The aims were for both to learn about resilience from each other, and simply for them to interact in a fun environment.
The first activity involved working in pairs, where the older person told the child about his or her experiences of surviving a disaster. The children’s task was to ‘pretend to be a reporter’ and listen to the story, ask questions, and finally to draw whatever captured their imagination.
Surprisingly, the conversations turned into a wider exchange of life experiences, with the children asking about the older person’s childhood, their families, and other events in their lives. In turn, the children told the older person about what they liked to do and problems they had at home. They were so immersed in these conversations that we had to extend this section of the workshop.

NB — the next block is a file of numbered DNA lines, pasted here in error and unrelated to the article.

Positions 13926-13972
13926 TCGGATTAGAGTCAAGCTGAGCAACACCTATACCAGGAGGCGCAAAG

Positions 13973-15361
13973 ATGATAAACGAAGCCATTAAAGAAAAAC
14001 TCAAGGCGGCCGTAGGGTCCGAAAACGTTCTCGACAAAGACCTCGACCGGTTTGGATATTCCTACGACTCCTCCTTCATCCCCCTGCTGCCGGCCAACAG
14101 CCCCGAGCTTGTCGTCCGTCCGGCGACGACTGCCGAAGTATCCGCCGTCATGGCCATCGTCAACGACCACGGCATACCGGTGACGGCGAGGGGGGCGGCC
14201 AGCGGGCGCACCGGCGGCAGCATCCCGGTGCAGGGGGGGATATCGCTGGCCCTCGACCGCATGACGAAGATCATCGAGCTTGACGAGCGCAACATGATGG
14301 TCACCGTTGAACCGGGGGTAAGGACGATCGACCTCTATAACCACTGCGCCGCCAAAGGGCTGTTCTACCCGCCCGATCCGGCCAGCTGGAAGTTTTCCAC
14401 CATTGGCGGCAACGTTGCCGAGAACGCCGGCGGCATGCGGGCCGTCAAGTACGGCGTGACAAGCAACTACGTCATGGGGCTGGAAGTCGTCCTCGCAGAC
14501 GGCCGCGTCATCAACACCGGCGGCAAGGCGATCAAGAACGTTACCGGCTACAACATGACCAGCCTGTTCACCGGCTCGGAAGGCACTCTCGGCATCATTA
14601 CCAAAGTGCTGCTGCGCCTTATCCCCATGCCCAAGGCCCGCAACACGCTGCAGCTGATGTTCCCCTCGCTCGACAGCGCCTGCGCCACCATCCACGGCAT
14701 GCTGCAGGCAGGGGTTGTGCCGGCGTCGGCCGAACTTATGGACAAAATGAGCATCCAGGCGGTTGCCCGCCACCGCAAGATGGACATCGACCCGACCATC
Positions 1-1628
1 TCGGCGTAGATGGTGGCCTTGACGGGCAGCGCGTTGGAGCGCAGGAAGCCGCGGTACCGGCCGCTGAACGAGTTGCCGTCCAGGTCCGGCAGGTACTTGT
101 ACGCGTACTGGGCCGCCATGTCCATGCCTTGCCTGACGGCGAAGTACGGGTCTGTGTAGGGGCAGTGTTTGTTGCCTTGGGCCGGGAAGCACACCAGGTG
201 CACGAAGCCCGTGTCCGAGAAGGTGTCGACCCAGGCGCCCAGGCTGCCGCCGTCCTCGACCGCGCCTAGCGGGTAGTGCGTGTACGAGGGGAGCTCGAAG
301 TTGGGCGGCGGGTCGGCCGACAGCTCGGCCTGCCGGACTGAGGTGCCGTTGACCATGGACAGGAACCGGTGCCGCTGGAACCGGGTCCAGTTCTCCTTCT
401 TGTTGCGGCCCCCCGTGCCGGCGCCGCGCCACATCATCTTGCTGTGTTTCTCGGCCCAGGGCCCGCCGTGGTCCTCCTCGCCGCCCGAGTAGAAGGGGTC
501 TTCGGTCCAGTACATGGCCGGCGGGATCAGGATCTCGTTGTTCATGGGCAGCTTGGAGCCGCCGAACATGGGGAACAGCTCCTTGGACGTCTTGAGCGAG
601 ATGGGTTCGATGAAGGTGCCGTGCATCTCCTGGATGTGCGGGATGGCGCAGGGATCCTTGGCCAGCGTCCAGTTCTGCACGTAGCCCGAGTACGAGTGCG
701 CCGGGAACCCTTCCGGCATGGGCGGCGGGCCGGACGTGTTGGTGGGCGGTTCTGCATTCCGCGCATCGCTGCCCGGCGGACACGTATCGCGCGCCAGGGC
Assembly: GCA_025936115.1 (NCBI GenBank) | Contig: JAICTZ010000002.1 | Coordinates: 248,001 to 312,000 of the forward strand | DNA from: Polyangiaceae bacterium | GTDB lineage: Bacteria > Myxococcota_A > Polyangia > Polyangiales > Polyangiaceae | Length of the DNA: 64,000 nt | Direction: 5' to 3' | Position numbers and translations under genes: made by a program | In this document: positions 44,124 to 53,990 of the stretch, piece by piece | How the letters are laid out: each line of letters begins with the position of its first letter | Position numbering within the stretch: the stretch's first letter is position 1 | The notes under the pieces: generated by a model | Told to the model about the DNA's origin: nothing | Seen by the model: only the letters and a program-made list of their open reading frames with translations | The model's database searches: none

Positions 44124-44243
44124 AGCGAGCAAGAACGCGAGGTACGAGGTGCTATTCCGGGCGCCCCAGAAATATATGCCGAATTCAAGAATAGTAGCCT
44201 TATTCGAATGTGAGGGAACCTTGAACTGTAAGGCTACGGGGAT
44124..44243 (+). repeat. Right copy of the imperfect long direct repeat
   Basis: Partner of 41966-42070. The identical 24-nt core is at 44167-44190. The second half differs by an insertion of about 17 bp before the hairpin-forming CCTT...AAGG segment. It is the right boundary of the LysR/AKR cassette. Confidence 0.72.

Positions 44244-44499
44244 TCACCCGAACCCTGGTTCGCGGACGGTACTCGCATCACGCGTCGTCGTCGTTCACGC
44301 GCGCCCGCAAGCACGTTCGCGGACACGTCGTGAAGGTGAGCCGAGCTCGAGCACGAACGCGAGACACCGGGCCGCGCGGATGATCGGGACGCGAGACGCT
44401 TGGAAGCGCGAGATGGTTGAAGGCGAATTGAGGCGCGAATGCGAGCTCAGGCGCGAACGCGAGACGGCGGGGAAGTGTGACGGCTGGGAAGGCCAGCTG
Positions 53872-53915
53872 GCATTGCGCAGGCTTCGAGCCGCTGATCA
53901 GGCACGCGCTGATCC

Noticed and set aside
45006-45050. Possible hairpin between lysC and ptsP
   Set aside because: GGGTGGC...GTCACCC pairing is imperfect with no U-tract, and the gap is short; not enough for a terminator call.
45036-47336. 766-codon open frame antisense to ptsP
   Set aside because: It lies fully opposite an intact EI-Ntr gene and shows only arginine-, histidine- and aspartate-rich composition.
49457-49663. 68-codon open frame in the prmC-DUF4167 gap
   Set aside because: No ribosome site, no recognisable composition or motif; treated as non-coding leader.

The second part of the workshops involved playing traditional games such as hopscotch, jacks, and rope. The children had never seen jacks and the older women (apparently this is a girls’ game in Chile) taught them. No matter the age, everyone likes to play, and the games brought the different generations together in a fun and low-stakes way.